Cyberwar & Certified Lies: 531 Spy Certs target CIA, Google, Microsoft, Mozilla

DigiNotar was blacklisted by Microsoft, Google and Mozilla browsers, but the attack targeted 531 rogue digital certificates including domains for the CIA, the UK's MI6, and the Israeli Mossad. Pretty much if you use the web, then a site you accessed had been targeted. . . . possibly by the Iranian government.

It's been a big weekend in the spoofed spy cert arena which has guaranteed that Internet giants have not had a long, fun weekend - thanks to DigiNotar which is now and should be blacklisted to hell. It's not just regular Joes in the crosshairs of this attack either, since Intelligence agencies like the CIA, the UK's MI6 and the Israeli Mossad were also targeted by 531 rogue digital certificates. Pretty much if you use the web, then a site you accessed had been targeted. Microsoft, Google and Mozilla have brought down the browser ban hammer on DigiNotar Certificate Authority and revoked access to any DigiNotar digital certificates.

Most folks feel pretty safe when they see the padlock in their browser window which indicates a secure connection for private communications like email or banking. An eavesdropper who has obtained a fake digital certificate can impersonate the encrypted website that you are visiting and negotiate a man-in-the-middle (MITM) attack. Your browser silently makes these decisions based on digital certificates that are established between a client and server to verify "trusted" identity between the two. These certificates are issued by supposedly trusted Certificate Authorities (CA). In theory, HTTPS (SSL) and TLS are supposed to insure your privacy so that no third party snoops on or manipulates your conversations between a client and server. However, if a trusted CA is compromised and issues fakes certificates, then an attacker can eavesdrops or tamper with the contents of an HTTPS conversation. We discussed this in the past in terms of Big Brother in your browser by using spy certs.

The 531 rogue certificates that are currently known include the domains of *, *,, *, *, *, *,, *, *,, *,,, See the DigiNotar Debacle list (CSV text) for the rest or via this spreadsheet.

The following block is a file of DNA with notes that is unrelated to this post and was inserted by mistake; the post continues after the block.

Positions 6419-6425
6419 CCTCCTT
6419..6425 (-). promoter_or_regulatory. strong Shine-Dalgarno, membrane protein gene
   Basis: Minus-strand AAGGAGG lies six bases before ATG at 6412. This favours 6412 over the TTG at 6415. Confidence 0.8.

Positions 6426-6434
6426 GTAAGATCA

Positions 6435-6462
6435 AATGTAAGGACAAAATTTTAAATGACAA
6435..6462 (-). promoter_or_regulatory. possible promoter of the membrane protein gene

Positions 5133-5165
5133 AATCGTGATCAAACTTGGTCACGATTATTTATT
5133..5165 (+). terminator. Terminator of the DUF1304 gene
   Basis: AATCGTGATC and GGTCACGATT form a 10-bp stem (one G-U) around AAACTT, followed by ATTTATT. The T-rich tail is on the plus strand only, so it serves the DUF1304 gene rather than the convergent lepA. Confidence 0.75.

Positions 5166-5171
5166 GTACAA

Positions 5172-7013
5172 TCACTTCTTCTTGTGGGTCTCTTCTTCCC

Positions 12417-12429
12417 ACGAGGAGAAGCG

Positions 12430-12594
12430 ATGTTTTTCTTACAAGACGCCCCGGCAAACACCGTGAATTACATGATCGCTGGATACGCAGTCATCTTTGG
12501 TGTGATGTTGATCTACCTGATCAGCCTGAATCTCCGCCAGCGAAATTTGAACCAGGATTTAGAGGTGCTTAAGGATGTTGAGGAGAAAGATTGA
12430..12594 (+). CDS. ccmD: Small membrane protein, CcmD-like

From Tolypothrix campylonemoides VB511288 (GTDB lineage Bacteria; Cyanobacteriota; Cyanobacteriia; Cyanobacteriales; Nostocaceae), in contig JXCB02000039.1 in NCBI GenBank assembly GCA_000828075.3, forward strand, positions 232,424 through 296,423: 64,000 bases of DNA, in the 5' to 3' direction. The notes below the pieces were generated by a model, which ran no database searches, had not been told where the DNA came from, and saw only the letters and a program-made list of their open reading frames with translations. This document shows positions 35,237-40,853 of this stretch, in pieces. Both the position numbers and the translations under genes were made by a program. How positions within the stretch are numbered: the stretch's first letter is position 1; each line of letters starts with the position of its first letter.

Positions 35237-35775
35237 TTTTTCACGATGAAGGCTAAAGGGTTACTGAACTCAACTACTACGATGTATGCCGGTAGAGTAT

ABC News reported a government is "most likely" behind the fake DigiNotar certificates which could potentially "monitor users' communications with those sites without them noticing."

DigiNotar was hacked in July but failed to immediately announce the intrusion which resulted in fraudulent digital certificates for a wide variety of domains. The rogue SSL certificate was issued for on July 10th, 2011. You know it's serious when the Dutch minister of international affairs holds an urgent press conference at 1:15am during the weekend. The Tor posting which published the "531 entries on the currently known bad DigiNotar related certificates" said the author left a "calling card" in Farsi which translates to:

"RamzShekaneBozorg" is "great cracker"

"Hameyeh Ramzaro Mishkanam" translates to "I will crack all encryption"

"Sare Toro Ham Mishkanam" translates to "i hate/break your head"

Microsoft was first aware of these MITM attacks using spoofed certificates issued by DigiNotar for *" before becoming aware of "fraudulent certificates issued for *, *,, and a number of other domains for which conversation privacy is extremely important." Microsoft security research and defense posted tips to protect yourself. It includes steps on how to delete DigiNotar root manually and is currently preparing an update to add DigiNotar to the Untrusted Certificate Store for Windows XP and Windows Server 2003 platform. Microsoft stated that attackers were not able to leverage a "fraudulent Windows Update certificate to install malware via the Windows Update servers. The Windows Update client will only install binary payloads signed by the actual Microsoft root CA certificate, which is issued and secured by Microsoft. Also, Windows Update itself is not at risk, even to an attacker with a fraudulent certificate."

Mozilla detailed how to delete the DigiNotar CA certificate and later posted that the revoked trust is not temporary but meant to be permanent. "All DigiNotar certificates will be untrusted by Mozilla products."

Microsoft said Windows mobile devices are unaffected, but * is one of the targeted domains. If you can access the web on your mobile device, then you should revoke the blacklisted CA. Apple is staying silent so far about if it will revoke the fraudulent certificates.

Kaspersky Lab Expert Roel suggested that Diginotar may turn out more important than Stuxnet because "This incident will clearly put cybersecurity and cyberwar on the political agenda." While it might appear as if the Iranian government was behind this attack, the post noted that the Dutch government is investigating. It is known that Google Gmail traffic in Iran was being spied upon.

This attack was huge! In comparison, the Comodo incident in March that was linked to Iran involved nine fraudulent certificates. The Inquirer noted, "The hackers also managed to issue what are known as wildcard certificates for *.*.com and *.*.org. This would have allowed them to spoof any SSL-protected second-level domain under those TLDs." Hackers also created rogue certificates for: Comodo Root CA, CyberTrust Root CA, DigiCert Root CA, DigiCert Root CA, Equifax Root CA, Equifax Root CA, GlobalSign Root CA, Thawte Root CA, VeriSign Root CA. DigiNotar chose not the disclose the breach in July and should not be trusted again.

Copyright © 2011 IDG Communications, Inc.

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